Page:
War dimmed Sarajevo Games' glow
Woman who volunteered as Sarajevo tour guide shares her memories at UI exhibit
Thirty years ago, Sanja Koric was a high school student in Yugoslavia, eager to learn English to satisfy her love for pop culture and rock music.
So she volunteered as a guide at the 1984 Winter Olympics in Sarajevo, Yugoslavia, mingling with foreign tourists and athletes like speedskater Bonnie Blair.
She even struck up a friendship with a couple from Champaign, an encounter that would eventually lead her to the University of Illinois.
The glow from those Olympics, which charmed a worldwide audience, would evaporate less than a decade later as her country plunged into a three-year civil war.
But with the world's focus once again on the Olympics, this time in Sochi, Russia, Koric doesn't want people to remember home "as a city that was bombed and shelled."
"I would like people to remember Sarajevo as a friendly and open city," Koric, an engineer with UI Facilities and Services, said this week. "Sarajevo still welcomes people from all over the world."
Koric's thoughts are part of a 30th anniversary exhibit on the Sarajevo Olympics at the UI's Main Library this month, timed to coincide with the 2014 Winter Olympics wrapping up in Sochi this weekend.
The exhibit features mementoes from the games, media coverage from around the world and Olympic photographs by Ivica (John) Jurisic, a Chicago-based photographer from Bosnia, as that region of the former Yugoslavia is now known. Among the memorable gold-medal faces in his photos are U.S. slalom skiier Phil Mahre and the British ice-dancing duo of Torvill and Dean.
Jurisic will visit campus Thursday to give a public lecture about what the Olympics meant to the people of Sarajevo, at 4 p.m. in 1090 Lincoln Hall.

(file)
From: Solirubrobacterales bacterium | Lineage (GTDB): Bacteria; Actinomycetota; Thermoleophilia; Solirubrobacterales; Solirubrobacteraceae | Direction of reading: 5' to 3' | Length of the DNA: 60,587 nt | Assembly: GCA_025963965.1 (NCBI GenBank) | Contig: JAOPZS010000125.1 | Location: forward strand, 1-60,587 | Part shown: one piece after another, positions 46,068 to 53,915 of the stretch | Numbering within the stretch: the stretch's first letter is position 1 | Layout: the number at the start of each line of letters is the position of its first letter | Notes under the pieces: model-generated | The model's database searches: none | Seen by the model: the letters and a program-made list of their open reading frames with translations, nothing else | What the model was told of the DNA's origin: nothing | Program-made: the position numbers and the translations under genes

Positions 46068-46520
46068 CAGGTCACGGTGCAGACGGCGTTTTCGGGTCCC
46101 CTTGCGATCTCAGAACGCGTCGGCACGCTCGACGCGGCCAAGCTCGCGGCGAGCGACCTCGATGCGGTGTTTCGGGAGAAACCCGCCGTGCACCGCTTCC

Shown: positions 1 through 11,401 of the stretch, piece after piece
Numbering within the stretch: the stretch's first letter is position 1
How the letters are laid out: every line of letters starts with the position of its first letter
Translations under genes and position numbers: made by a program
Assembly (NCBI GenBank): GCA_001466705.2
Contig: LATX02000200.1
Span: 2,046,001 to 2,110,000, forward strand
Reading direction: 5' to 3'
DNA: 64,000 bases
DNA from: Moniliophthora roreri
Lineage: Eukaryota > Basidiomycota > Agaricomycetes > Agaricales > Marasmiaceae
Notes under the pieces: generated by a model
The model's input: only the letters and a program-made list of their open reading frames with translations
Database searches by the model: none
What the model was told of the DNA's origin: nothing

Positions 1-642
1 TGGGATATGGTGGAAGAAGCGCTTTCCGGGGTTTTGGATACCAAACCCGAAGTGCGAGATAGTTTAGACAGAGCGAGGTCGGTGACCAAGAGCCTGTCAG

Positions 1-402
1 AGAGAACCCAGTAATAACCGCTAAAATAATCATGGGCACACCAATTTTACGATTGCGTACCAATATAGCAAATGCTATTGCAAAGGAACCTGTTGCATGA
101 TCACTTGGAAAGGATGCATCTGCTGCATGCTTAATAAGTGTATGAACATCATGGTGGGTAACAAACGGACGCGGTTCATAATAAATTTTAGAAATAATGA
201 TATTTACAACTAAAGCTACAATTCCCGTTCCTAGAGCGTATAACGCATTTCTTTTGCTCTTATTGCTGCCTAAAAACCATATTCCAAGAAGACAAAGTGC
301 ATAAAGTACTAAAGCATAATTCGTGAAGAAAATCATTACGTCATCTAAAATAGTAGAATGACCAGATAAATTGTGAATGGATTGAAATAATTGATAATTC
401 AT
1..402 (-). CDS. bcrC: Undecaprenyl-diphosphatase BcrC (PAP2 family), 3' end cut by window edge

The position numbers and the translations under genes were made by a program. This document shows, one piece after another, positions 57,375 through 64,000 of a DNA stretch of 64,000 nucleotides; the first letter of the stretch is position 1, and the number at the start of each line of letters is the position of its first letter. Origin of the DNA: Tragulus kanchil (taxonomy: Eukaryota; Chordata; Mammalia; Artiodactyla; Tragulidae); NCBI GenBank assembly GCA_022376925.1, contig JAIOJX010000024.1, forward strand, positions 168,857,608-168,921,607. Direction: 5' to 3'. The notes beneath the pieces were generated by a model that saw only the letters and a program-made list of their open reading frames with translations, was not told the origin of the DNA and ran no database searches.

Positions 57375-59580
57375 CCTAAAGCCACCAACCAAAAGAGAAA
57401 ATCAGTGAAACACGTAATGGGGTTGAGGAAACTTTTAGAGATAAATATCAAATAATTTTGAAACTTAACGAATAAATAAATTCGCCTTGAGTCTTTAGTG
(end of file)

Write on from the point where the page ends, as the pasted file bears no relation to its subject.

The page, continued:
Steve Witt, director of the International Studies Library, said the exhibit is pulled from the UI's Olympic and foreign-language collections, which include the papers of UI alumnus Avery Brundage, former head of the International Olympic Committee. Witt hopes it will convey the impact of the Sarajevo games, which represented huge growth for the winter Olympics as countries from Africa and Latin America participated for the first time. The two previous summer games — 1980 in Moscow and 1984 in Los Angeles — had also been boycotted in a Cold War battle between the U.S. and the Soviet Union.
For Koric, the games were a symbol of peace and brotherhood, as major religions had co-existed peacefully in that mountainous city for centuries. Amid the churches, synagogues and minarets were streets "decorated and crowded with people," she wrote. "Those who could not communicate in a foreign language did it in a friendly gesture, or with a big smile. We laughed for no reason. ... We were the center of the world."
Her father, who owned a small grocery store, ordered produce "from all continents" to make guests feel at home.
The fairy tale ended with the onset of war eight years later.
"The 'Zetra' sports center, the magnificent hall of ice and speed skating ring, and a place where I met American athletes and new friends, was bombed and set on fire, destroyed to its foundation," she wrote.
She and her husband, Seid Koric, eventually made their way to the U.S. during the war.
On her first day as a tour guide in 1984, Koric had met the parents of U.S. speedskater Erik Henrikson from Champaign. They gave her an American flag to cheer on U.S. speedskaters, and after learning of her plans to study engineering, told her about the UI's highly ranked engineering school.
It was her "wild dream" to visit, so during her junior year at the University of Sarajevo, she came to the UI as an exchange student in the early 1990s.
And when her husband was deciding where to go for graduate studies in engineering, she suggested the UI. Seid Koric won a scholarship and is now a research scientist at the UI.
"I keep telling everybody, there are magnetic forces that attracted me to Champaign," she said.
They try to visit Sarajevo every other year with their two sons, and she said people there are "trying to move on.
"Things are getting much better."